The best recent poetry – review summary | Poetry

Refractive Africa by Will Alexander (Granta, £10.99)
This visionary act of “transpersonal testimony” to a continent is an Afromodernist epic in the line of The Arrivers of Kamau Brathwaite. It is first of all an act of recovery, as in the opening dialogue with the Nigerian novelist Amos Tutuola and the final homage to the Malagasy Jean-Joseph Rabearivelo, often considered the first modern poet in Africa. At the heart of the book is a 50-page poem, The Congo, about this country as a place of colonial plunder, “dizzying with disorder”. An incantation against “Eurocentric dullness,” Refractive Africa adopts an aesthetic of sprawl and overreach, invoking fluid visions of grandeur and desolation. Alexander, an American, is the author of over 30 books, and his introduction to a British readership is overdue.

The vulture

The Vulture by Gerard Woodward (Picador, £10.99)
We start with the discovery of a dead vulture at the foot of a cliff; slicing her belly reveals “nothing in there/but the usual unspeakable things”. Any expectation of dark secrets laid bare in the poems that follow is tempered by an ever-present mood of weirdness. Describing a piano stool, Woodward writes of its “black wood, as if the piano had calved”, a comparison that could be the day of the release of Craig Raine’s A Martian Sends a Postcard Home. He prefers his posed and metaphysical imagery: “scholarly, they held / seminars, conferences”, he says of certain frogs. More memorable are the accounts of buildings and family stories in the second half of the book, such as Chinoiserie and Paraffin. These poems are at their best when they “collide with something solid”.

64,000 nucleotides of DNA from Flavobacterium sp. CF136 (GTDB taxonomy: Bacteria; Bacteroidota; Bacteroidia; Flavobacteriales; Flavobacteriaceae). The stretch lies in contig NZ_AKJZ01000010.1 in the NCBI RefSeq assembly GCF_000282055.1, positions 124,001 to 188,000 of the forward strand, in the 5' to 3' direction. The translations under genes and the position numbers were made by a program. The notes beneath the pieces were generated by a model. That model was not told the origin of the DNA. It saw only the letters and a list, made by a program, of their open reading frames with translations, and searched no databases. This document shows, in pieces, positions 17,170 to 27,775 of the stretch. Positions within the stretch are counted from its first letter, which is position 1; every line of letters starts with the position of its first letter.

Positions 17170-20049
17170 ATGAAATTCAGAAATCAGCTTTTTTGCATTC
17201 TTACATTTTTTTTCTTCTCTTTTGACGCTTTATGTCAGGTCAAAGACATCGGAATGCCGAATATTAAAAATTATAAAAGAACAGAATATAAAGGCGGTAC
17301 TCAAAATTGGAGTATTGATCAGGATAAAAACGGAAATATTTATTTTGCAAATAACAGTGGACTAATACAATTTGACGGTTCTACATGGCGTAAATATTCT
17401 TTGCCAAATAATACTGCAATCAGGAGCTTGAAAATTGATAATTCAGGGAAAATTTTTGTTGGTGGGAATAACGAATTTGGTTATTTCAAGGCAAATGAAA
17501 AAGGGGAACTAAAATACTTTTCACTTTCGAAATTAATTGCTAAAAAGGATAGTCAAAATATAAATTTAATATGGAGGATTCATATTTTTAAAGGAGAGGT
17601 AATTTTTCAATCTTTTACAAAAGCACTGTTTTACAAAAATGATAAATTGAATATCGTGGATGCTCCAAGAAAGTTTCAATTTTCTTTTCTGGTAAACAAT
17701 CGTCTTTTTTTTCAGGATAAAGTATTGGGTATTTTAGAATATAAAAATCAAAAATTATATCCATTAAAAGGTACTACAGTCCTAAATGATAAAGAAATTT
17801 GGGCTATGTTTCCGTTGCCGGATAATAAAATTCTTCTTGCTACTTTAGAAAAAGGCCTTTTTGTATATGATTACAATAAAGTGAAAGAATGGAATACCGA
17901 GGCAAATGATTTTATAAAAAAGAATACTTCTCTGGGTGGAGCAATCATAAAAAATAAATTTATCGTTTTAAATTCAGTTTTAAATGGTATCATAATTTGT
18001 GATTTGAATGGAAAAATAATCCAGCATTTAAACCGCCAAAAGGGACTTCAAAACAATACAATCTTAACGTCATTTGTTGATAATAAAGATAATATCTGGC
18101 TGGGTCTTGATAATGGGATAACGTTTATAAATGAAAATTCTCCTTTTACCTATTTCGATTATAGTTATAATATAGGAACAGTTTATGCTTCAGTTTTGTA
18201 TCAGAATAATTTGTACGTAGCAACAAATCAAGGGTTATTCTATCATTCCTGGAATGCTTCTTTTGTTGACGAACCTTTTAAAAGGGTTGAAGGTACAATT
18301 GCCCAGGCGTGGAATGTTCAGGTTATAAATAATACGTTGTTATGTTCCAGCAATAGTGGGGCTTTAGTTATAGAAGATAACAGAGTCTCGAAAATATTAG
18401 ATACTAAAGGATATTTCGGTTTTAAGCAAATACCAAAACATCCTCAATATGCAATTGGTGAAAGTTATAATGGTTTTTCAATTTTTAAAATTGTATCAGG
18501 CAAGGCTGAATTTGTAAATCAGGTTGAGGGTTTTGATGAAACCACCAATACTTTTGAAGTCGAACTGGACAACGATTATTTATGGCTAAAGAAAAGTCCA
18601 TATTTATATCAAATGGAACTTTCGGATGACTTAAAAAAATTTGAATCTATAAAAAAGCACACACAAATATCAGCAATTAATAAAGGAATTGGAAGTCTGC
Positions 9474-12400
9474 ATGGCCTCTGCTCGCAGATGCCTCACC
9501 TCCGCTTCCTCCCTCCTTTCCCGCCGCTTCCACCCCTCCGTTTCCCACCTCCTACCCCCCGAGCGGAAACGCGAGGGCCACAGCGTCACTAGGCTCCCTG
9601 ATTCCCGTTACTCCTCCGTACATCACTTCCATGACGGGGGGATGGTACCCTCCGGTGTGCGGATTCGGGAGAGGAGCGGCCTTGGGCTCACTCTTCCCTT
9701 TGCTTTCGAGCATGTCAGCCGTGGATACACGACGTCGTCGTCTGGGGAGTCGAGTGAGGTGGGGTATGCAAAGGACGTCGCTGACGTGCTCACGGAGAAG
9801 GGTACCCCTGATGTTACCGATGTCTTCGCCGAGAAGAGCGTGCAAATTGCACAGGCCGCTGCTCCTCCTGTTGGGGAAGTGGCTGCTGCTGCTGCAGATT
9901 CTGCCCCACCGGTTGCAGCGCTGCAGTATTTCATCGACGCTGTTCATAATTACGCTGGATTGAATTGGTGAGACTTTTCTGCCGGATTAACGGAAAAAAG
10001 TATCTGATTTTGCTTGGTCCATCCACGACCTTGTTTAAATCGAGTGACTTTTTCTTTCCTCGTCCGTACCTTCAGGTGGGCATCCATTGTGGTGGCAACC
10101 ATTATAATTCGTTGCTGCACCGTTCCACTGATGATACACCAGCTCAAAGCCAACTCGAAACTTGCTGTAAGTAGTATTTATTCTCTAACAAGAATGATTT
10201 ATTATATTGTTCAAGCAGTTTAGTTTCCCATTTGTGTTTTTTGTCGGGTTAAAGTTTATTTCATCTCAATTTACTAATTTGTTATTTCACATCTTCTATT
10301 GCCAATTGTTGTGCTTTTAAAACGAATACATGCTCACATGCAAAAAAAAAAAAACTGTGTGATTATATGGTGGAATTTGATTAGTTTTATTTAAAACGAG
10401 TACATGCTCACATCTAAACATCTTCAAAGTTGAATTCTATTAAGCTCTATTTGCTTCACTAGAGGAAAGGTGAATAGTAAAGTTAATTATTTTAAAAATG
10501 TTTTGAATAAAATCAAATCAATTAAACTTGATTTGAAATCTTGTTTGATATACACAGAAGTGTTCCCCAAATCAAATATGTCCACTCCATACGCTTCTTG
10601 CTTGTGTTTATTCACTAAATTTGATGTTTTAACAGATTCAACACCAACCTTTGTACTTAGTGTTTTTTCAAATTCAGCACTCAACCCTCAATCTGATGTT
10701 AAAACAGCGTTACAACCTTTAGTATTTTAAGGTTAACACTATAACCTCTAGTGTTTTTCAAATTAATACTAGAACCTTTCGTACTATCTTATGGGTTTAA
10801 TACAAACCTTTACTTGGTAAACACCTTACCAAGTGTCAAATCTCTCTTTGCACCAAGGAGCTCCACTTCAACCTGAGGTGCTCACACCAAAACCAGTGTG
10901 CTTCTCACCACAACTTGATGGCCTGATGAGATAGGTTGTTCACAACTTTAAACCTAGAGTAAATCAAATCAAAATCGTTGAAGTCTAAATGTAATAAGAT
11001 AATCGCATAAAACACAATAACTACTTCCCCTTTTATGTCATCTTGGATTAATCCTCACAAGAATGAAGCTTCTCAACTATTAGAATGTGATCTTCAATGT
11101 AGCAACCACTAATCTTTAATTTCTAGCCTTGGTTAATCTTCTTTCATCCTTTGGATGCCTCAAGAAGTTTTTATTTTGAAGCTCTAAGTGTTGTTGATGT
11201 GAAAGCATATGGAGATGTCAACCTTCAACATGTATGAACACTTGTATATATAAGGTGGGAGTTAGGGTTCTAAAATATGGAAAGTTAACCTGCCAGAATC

Duino Elegies by Rainer Maria Rilke, translated by Vita and Edward Sackville-West

Duino Elegies by Rainer Maria Rilke, translated by Vita and Edward Sackville-West (Pushkin, £14.99)
The Sackville-Wests translation of the Duino Elegies is reissued for the first time in 90 years. Edward Sackville-West was a gifted linguist, and his cousin Vita “had the help of her last lover”, as the introduction tells us (not Woolf). What sank their Rilke was their insistence on breaking it into blank verse, smoothing over so much that should have been pungent. Friendliness is also part of the game: “Every angel is formidable”, begins the second elegy here, as if it were a beefy old guest rather than a supernatural emanation. It’s a fascinating slice of unconscious Georgism in a world that, even in 1931, had changed dramatically.

Litanies of Naush Sabah

Litanies of Naush Sabah (Guillemot, £8)
It is a book of faith and doubt, of roots and rejections. “Kill messengers, oracles, gods and soothsayers,” Sabah declares, in poems that shake up outdated beliefs while finding the language of belief rather harder to discard. Theistic fatalism is a source of anguish: “if she lives / they will praise the mercy of God”, we read in Litany of the Shore, a poem on the illness of a child; but “if she dies / they will praise God for his mercy”. The sensory ecstasies of Questions of Faith offer a bold counterpoint (“love was all I thought I was wondering about my faith once again”). Sabah has something of Thomas Hardy’s bittersweet dialogue with the divine, his eye for love’s disappointments and betrayals, in what are poems of immense emotional courage. Already well known as a publisher, Sabah’s blossoming as a poet is a sight to behold.

Pilgrim's Bell by Kaveh Akbar

Pilgrim Bell by Kaveh Akbar (Chatto & Windus, £12.99)
“When I saw God / I shook like a man, I used the wrong pronouns.” Where Sabah’s poems proceed from the sacred to the profane, Akbar’s move from default secularism to the language of the sacred. The epigraph indicates “Any text which is not a sacred text is an apostasy”, a verse evoking Blakean ecstasies but also the strength of a more exclusive faith. Akbar’s way of dealing with this is studied vulnerability, as in Reza’s Restaurant, Chicago, 1997, or The Value of Fear (“The value // of joy is in its / asking, what am i going to fix now?”). “Art is where what we survive survives”; these are large-scale poems, featuring dramas of cosmic light and dark.

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